The rockshelter is reopening after being closed to the public for more than a year while a new enclosure has been built around the site of the ongoing archelogical excavation, according to Dave Scofield, director.
The new enclosure will allow visitors to the site more access and better viewing then was previously available. In addition, the museum worked with several watershed groups to stabilize the nearby embankment of Cross Creek, including a stone structure which helps direct the water’s course. The museum also planted several trees, including those which would have been used for food during prehistoric times, on the embankment, said Scofield.
The cost of the renovations was $1.3 million dollars, funded primarily through a Redevelopment Captial Assistance grant through the commonwealth. Other funding came through private and foundation donations and the Washington County hotel tax program, said Scofield.
The renovation to the rockshelter is just one of several improvement planned for over the next decade, he added.
Museum officials plan to build a recreation of a hunter-gatherer village, a Native American hunting camp and a pioneer farm in order to show how habitation developed in the area, said Scofield.
“Our emphasis is on the scientific discovery,” he said.
The rockshelter is the oldest site of human habitation in North America, and it was declared a national historic landmark in 2005, 50 years after it was discovered by Albert Miller, an amateur archeologist and local historian, in 1955 on the family farm which had been in the Millers’ possession since 1795.
Miller and his brother, Delvin Miller, owned an Avella-area farm which would later become the facility known as Meadowcroft and would include not only the rockshelter, but a number of historical structures brought to the property by Albert Miller, including a covered bridge. These structures, along with a recreation of a period blacksmithy, now make up Meadowcroft’s historical village, which is “inhabited” by reenactors.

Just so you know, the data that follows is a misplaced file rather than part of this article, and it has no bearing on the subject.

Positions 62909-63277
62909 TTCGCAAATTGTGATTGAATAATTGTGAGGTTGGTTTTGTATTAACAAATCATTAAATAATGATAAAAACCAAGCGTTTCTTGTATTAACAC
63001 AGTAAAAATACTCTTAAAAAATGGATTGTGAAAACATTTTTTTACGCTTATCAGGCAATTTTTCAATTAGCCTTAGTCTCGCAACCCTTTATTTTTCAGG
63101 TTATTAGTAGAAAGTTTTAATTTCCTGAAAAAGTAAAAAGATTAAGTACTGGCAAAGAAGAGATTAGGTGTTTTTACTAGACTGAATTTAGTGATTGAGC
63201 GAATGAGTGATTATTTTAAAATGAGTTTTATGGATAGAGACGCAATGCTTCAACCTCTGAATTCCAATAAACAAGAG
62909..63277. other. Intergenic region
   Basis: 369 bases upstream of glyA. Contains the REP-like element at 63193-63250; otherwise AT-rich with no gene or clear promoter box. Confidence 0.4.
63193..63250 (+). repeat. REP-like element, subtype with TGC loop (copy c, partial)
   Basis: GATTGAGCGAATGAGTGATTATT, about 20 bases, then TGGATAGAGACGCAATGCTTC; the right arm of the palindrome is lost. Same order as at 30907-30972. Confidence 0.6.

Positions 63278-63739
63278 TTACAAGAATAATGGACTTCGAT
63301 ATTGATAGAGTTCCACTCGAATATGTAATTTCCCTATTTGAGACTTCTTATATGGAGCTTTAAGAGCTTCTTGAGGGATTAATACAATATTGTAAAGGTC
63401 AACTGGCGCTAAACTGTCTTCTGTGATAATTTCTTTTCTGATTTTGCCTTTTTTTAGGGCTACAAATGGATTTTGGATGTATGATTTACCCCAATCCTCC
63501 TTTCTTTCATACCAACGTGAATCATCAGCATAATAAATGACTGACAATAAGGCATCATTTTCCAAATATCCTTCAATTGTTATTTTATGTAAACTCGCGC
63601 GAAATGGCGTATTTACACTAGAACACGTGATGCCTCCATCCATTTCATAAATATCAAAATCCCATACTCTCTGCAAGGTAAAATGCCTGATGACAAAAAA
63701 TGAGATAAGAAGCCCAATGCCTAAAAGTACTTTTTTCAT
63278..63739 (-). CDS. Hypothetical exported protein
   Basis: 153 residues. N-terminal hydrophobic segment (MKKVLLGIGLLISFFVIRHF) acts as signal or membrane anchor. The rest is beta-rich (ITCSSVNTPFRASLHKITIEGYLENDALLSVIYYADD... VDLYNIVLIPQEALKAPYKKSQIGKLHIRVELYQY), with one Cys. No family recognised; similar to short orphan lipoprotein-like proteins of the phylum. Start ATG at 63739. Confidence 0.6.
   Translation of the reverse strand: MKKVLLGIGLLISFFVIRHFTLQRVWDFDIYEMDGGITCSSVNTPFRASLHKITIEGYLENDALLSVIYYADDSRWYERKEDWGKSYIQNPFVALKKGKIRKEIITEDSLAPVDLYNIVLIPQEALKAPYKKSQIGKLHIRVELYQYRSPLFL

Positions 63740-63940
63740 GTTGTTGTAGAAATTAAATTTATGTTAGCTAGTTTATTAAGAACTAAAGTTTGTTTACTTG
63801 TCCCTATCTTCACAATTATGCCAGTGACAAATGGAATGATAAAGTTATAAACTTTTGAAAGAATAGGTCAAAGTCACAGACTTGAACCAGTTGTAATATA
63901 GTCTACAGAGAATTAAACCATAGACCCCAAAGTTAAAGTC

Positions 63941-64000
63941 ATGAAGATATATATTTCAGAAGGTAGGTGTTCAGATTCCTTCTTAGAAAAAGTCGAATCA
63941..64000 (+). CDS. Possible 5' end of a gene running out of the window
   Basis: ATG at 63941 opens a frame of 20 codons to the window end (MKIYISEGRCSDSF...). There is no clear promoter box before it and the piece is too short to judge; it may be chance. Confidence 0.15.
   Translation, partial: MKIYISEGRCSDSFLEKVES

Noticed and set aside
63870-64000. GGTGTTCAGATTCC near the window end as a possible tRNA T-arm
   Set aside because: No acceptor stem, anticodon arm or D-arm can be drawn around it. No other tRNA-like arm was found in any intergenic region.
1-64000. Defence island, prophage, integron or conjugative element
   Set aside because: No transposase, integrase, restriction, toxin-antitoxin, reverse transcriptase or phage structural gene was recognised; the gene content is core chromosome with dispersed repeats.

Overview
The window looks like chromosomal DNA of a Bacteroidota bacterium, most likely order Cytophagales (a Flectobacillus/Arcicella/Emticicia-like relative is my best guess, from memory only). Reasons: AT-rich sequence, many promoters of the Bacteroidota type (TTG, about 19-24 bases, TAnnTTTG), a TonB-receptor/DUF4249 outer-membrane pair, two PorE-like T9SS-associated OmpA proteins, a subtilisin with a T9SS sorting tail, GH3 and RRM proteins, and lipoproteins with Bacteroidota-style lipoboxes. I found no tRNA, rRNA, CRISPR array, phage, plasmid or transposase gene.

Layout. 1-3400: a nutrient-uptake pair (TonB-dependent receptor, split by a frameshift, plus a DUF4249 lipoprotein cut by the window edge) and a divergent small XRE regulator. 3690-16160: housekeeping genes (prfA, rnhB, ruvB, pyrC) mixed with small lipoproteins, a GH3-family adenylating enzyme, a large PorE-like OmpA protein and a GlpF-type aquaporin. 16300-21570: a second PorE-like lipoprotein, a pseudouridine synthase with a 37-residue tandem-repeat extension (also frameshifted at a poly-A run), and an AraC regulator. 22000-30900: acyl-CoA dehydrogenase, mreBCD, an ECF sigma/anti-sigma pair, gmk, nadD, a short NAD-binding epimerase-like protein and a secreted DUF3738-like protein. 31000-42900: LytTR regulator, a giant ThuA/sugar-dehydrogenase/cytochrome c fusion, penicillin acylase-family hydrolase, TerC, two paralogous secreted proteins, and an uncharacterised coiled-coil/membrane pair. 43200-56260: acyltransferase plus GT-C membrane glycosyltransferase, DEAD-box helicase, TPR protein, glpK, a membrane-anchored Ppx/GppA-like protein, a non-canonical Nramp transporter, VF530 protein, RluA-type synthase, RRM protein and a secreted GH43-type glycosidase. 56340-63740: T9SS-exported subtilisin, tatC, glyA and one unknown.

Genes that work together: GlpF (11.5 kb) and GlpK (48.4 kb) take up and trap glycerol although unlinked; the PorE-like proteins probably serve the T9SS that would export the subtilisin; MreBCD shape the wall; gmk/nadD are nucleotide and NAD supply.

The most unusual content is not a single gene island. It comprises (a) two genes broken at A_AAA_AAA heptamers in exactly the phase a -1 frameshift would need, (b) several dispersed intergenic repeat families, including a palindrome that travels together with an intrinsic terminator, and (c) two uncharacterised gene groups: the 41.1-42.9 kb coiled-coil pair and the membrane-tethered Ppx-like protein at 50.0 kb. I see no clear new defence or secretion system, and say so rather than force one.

Albert Miller first discovered the rockshelter when he noticed an animal burrow. He found several artifacts in and around the burrow.
“There were several artifacts, including an intact flint knife,” said Scofield.
Fearing if others found out about the artifacts, they would dig them up and destroy the site, Miller covered up the burrow and kept quiet about his discovery.
“Archelogists can find out things not just from the artifacts, but in the context of where they are found,” said Scofield, noting the site has revealed a great deal to scientists across a wide spectrum of disclipines, including geologist. The site also has a record of the area’s flora and fauna over the past 16,000 years, thanks to seed hulls and pollen found at the site.
Miller kept quiet about his discovery for nearly 20 years, until James Adovasio and his team of archeology students from the University of Pittsburgh arrived in 1973. Within a year, carbon dating of some of the artifacts recovered from the site led scientists to believe the rockshelter had been used either on a migratory or seasonal basis for approximately 16,000 years, pushing earlier estimates back by almost 4,000 years, according to Scofield.
“There was a lot of skeptism,” he said, adding the site is now believed to be a pre-Clovis era site with evidence of human habitation during every major time period since.
However, Scofield said the site has not yet given up all of its secrets.
“There’s more work to be done,” he said, noting a large part of the site hasn’t been excavated.
Meadowcroft is open between noon and 5 p.m. Saturday and 1 p.m. and 5 p.m. Sunday through Memorial Day, and between noon and 5 p.m. Wednesday through Saturday and 1 p.m. and 5 p.m. Sunday from Memorial Day to Labor Day.
Admission is $10 for adults, $5 for children 6 through 16 and free for children 5 and under.
(Wallace-Minger can be contacted at firstname.lastname@example.org)
REOPENING – Dave Scofield, Meadowcroft Rockshelter and Museum of Rural Life director, poses in front of the rockshelter, which will reopen to the public today after a year of renovations. -- Summer Wallace-Minger